Every furious bout of washing and clothesline-pulling would end the same way though, with the worried pair of washers standing in front of the boss, and an evil rival with his hand on a trapdoor lever. What happened next? Well, let's just say that two decades later Eurogamer can exclusively reveal that Alan Sugar is nothing but a copycat fraudster.
Gosh, where next? Well, as noted earlier, the Archimedes was well serviced by ports from other systems. We got Cannon Fodder, Wolfenstein, Lemmings, Magic Pockets, James Pond, Sensi, Zool, Gods, Speedball 2, Populous, Flashback and the forgotten gem that is Manchester United in Europe - and secretly I feel that because our choice was so limited we probably ended up appreciating them all the more.
On the Archimedes, if there was a game you played it and you played it relentlessly. It simply didn't matter what the subject matter was. As such I became an expert at Jahangir Khan Squash, slammed my head on a slow-motion steering wheel repeatedly in Saloon Cars Deluxe, earned a fair few tricks in Omar Sharif's Bridge and learned to fly enough planes in MIG 29 and Chocks Away to forever curse me with an inverted mouse affliction.
Stunt Racer 2000 was where it was at though, a driving game that provided jollies almost on a par with the almighty Carmageddon, which would appear around five years later on the PC - the system to which I would later defect.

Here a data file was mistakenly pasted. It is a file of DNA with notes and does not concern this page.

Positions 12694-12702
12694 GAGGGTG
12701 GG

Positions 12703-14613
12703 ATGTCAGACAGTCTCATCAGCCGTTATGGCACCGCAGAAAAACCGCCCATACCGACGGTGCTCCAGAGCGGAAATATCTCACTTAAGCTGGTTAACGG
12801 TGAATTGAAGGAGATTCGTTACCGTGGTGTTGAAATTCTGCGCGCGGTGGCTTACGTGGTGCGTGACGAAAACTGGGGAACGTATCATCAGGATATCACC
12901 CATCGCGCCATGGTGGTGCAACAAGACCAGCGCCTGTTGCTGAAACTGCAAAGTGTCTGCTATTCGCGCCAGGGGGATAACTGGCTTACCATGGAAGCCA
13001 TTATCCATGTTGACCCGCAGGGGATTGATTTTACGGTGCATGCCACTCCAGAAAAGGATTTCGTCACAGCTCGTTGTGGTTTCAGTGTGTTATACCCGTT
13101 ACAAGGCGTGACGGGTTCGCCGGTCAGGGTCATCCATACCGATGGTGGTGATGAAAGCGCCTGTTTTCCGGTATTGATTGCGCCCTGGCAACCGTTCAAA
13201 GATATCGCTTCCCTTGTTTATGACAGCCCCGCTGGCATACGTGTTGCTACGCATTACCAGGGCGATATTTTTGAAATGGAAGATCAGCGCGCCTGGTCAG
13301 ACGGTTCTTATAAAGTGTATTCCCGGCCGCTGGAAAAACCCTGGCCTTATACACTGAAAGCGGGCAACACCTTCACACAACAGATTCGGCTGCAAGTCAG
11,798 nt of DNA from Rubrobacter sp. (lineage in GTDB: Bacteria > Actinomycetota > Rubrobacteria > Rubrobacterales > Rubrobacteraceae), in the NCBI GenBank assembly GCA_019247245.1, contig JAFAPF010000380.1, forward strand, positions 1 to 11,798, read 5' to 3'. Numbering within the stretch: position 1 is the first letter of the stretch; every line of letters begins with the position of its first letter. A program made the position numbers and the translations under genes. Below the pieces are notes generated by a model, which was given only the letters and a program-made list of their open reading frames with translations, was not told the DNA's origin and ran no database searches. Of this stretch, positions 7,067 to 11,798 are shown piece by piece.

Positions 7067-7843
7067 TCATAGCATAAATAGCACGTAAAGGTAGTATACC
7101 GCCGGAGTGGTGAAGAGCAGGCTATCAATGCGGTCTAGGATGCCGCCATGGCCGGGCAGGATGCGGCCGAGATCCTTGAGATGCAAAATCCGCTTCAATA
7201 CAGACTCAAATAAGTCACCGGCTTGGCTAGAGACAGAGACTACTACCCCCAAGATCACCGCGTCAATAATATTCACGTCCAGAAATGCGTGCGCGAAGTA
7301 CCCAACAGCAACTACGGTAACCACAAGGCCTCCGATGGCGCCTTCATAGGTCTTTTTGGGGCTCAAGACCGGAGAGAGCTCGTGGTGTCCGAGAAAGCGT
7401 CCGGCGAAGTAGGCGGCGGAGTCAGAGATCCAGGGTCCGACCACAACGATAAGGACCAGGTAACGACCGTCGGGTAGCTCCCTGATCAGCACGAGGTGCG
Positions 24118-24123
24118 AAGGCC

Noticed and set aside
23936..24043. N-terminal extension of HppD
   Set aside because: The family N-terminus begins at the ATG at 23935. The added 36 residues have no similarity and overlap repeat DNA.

Stunt Racer had mountainous tracks that managed to go above and beyond even what TrackMania has produced in recent times; some would even undulate back and forth creating moments of freefall terror you could actively feel from gut-to-groin. Even better was its split-screen mode, which didn't so much let my brother and I merrily perform death-defying stunts together as allow us to choreograph the most ridiculous and spectacular deaths we could manage. It was our first exposure to in-game camera replays, and our tiny minds were blown every time we played.
From the same stable in 1994 came Star Fighter 3000, a game that saw a green spaceship blast away at the varied scenery of 3D worlds and asteroid belts. Like Stunt Racer before it, vertical scale was what made it magical - allowing you to blast higher and higher into the stratosphere until the sky turned black and the only noise was your engines and the lasers streaming past of enemies trying to keep up.
The feeling of diving back down again, knocking out a target building and watching the resultant explosion kicking off sequences of destruction in the structures around it really was pretty magical. You might have played the sloppy Acclaim ports on the PlayStation and Saturn, but I can assure you that these are rubbish in comparison. If folklore is to be believed then the 3DO version is the greatest, but the venerable Acorn isn't far behind.
Yes, the Acorn was a gaming backwater. I'm not going to deny it. Like most tepid shallow pools though, there was a ton of interesting stuff growing in it and occasionally some great stuff floating in from elsewhere if the wind was in the right direction. My Acorn gaming habit was in a gated community, but I'm oddly proud of my hectic spanner-chucks in Mad Professor Mariarti, spherical space platforming in Fervour and mushroom tree destruction in Apocalypse. God bless the Archimedes. For the middle classes shall not see her like again. Amen.
You can all start calling me a posh nob for owning an Archimedes now.
Images and video courtesy of Vanpeebles' Acorn Games Video Archive.